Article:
Mickey Mouse image is no pig in a poke


Ours may be a small world, but it apparently is chock-full of items bearing the unmistakable print of Mickey Mouse.

Ever since Walt Disney World in Orlando, Fla., bought a Holstein cow with a silhouette of Mickey Mouse's head on her side, the mailbags have been packed with Mickey sightings.

"We've been deluged," said Disney World publicist Bobby Holcombe. "Some of the letter-writers have seen the mark on some very unusual items. Potatoes, cacti, potato chips, even clouds."

Minnie Moo started the ruckus when she became the first member of Disney World's Mickey menagerie in November 1990. Her markings quickly made her a celebrity in her pen at Grandma Duck's Petting Farm -- a far cry from the farm in Edgerton, Minn. "Or as they say, Minnie-sota," Mr. Holcombe added. The mail poured in. Disney, however, wasn't biting. No dogs, no cats. No animals, one spokesman said, that require much personal attention.

But barnyard animals are low-maintenance, a factor that paved the way for the May 1991 arrival of Minnie Pig, an Indiana pig with a distinctive marking of the famed mouse on her back.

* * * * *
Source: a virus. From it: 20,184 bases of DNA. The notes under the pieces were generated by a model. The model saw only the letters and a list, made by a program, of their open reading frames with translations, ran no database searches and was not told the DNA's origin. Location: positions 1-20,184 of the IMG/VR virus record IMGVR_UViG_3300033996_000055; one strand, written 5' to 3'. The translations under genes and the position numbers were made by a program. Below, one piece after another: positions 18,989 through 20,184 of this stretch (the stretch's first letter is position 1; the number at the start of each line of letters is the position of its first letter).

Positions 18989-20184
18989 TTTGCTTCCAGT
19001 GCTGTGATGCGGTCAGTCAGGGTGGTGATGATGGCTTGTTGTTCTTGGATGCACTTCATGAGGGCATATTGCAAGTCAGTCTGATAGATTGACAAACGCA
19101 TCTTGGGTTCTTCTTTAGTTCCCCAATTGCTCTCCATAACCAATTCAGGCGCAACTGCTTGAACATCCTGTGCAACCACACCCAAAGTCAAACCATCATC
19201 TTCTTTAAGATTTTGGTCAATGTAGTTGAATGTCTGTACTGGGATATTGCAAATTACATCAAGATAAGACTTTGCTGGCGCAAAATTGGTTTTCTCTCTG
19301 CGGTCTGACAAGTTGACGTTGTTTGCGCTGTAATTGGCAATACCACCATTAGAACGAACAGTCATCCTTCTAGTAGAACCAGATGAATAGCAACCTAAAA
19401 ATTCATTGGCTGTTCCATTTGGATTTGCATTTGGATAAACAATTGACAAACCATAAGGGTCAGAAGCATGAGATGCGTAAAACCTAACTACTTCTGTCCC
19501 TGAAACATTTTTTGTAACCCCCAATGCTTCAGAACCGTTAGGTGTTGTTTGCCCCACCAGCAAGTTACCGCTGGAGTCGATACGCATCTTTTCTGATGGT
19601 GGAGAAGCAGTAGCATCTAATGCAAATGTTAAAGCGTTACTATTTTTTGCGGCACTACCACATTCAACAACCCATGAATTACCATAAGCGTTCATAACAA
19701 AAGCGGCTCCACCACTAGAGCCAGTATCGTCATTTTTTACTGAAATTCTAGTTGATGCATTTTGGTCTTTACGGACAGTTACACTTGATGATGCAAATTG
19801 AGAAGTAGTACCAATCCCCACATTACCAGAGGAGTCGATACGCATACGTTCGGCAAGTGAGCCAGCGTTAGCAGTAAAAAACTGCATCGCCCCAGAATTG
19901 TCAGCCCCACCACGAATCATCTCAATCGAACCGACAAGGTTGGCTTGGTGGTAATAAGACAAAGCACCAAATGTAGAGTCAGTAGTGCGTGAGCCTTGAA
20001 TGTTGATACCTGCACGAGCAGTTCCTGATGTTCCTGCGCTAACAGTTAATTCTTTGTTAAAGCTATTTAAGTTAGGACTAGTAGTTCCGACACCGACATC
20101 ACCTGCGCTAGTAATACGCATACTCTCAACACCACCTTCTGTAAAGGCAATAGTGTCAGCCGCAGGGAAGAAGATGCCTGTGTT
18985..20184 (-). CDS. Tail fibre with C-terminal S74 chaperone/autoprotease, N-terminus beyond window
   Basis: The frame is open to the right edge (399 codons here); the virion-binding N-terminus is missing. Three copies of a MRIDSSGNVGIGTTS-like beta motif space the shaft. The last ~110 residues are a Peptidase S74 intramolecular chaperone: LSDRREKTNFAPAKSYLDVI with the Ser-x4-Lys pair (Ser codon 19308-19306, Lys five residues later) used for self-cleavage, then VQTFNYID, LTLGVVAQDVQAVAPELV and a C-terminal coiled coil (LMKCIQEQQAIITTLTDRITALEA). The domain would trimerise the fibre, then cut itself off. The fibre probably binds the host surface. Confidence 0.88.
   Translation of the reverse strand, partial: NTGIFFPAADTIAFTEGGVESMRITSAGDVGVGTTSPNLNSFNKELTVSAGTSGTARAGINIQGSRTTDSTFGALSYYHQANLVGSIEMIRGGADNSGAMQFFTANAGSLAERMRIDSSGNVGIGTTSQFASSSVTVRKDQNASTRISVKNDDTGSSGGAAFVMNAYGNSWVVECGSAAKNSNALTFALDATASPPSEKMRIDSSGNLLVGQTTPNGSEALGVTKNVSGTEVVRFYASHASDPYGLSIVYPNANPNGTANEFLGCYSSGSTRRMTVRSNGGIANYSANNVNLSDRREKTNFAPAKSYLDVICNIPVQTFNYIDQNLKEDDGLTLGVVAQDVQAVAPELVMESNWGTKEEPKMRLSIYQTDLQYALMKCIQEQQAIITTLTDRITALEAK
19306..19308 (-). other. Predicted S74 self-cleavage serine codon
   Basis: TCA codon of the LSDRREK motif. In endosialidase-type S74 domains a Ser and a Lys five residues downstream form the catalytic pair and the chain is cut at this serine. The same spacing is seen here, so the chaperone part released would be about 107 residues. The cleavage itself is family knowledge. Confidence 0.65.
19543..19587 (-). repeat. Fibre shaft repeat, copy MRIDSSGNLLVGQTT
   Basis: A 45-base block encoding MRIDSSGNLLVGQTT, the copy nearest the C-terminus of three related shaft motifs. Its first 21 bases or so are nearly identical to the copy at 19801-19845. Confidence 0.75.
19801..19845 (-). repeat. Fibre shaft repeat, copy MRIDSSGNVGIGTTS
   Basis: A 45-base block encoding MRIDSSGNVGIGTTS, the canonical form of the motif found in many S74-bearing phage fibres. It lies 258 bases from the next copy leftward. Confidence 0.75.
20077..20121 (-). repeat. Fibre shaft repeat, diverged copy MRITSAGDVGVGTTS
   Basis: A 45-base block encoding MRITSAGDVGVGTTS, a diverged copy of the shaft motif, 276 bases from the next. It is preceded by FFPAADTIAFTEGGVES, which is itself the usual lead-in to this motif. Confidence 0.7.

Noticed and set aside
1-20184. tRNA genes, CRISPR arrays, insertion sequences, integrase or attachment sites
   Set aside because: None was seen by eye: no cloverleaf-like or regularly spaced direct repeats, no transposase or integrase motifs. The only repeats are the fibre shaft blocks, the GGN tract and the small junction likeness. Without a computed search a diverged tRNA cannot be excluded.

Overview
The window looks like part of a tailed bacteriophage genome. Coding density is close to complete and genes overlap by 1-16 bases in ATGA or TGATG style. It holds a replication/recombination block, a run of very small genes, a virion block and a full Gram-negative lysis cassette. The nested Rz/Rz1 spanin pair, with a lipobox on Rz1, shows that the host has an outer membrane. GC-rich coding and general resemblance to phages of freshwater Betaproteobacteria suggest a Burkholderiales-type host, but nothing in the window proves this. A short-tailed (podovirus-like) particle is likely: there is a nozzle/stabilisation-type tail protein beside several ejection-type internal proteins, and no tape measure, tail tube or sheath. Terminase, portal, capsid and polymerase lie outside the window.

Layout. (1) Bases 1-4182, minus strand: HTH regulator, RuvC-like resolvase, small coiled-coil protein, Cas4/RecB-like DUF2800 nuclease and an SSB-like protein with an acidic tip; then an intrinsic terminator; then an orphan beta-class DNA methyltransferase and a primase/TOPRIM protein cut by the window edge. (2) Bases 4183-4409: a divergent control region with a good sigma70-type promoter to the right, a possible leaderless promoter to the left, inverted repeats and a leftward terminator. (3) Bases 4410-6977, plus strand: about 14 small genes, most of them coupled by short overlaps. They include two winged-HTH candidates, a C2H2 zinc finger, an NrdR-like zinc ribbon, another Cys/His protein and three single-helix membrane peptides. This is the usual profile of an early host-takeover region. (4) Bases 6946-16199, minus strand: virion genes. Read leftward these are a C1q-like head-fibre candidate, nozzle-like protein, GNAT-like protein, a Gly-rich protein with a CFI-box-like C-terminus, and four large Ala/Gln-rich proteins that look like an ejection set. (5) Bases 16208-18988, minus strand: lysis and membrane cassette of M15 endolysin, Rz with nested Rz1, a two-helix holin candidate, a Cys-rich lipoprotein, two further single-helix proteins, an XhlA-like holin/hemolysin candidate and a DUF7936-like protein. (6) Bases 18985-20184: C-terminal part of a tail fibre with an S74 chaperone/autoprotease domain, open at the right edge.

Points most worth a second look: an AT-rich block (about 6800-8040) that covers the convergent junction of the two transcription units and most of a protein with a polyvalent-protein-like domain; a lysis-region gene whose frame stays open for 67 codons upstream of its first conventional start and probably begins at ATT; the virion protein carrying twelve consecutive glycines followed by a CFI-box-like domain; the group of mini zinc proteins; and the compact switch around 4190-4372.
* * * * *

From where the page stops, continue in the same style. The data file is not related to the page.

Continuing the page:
Then five months later, Disney World added a North Carolina pig with not one but two Mickey Mouse markings: one on the shoulder and another near her hindquarters. Stuck for a name, her keepers at Grandma Duck's Petting Farm decided to dub her "Mick-Minnie Pig."

Mick-Minnie and Minnie Pig have been popular, but Disney discovered drawbacks to buying baby pigs with perfect Mickey Mouses on them: As the pigs grow, their markings stretch out a bit. Which makes the markings look, as Mr. Holcombe said, "like Mickey Mouse in a fun-house mirror."

Not all of Disney World's purchases have been successful.

The first pig Disney tried to buy was not allowed in the state, thanks to some little-known pig virus. State agriculture officials wouldn't let that little pig cross the state line.

And then there was the case of the Mickey-shaped potato. After Disney bought the potato from an Iowa homemaker last year, it was shipped to Orlando. But attempts to preserve the spud were duds.

"The potato's shelf life won out," Mr. Holcombe said. "And if it were still with us, it certainly would no longer resemble Mickey Mouse."

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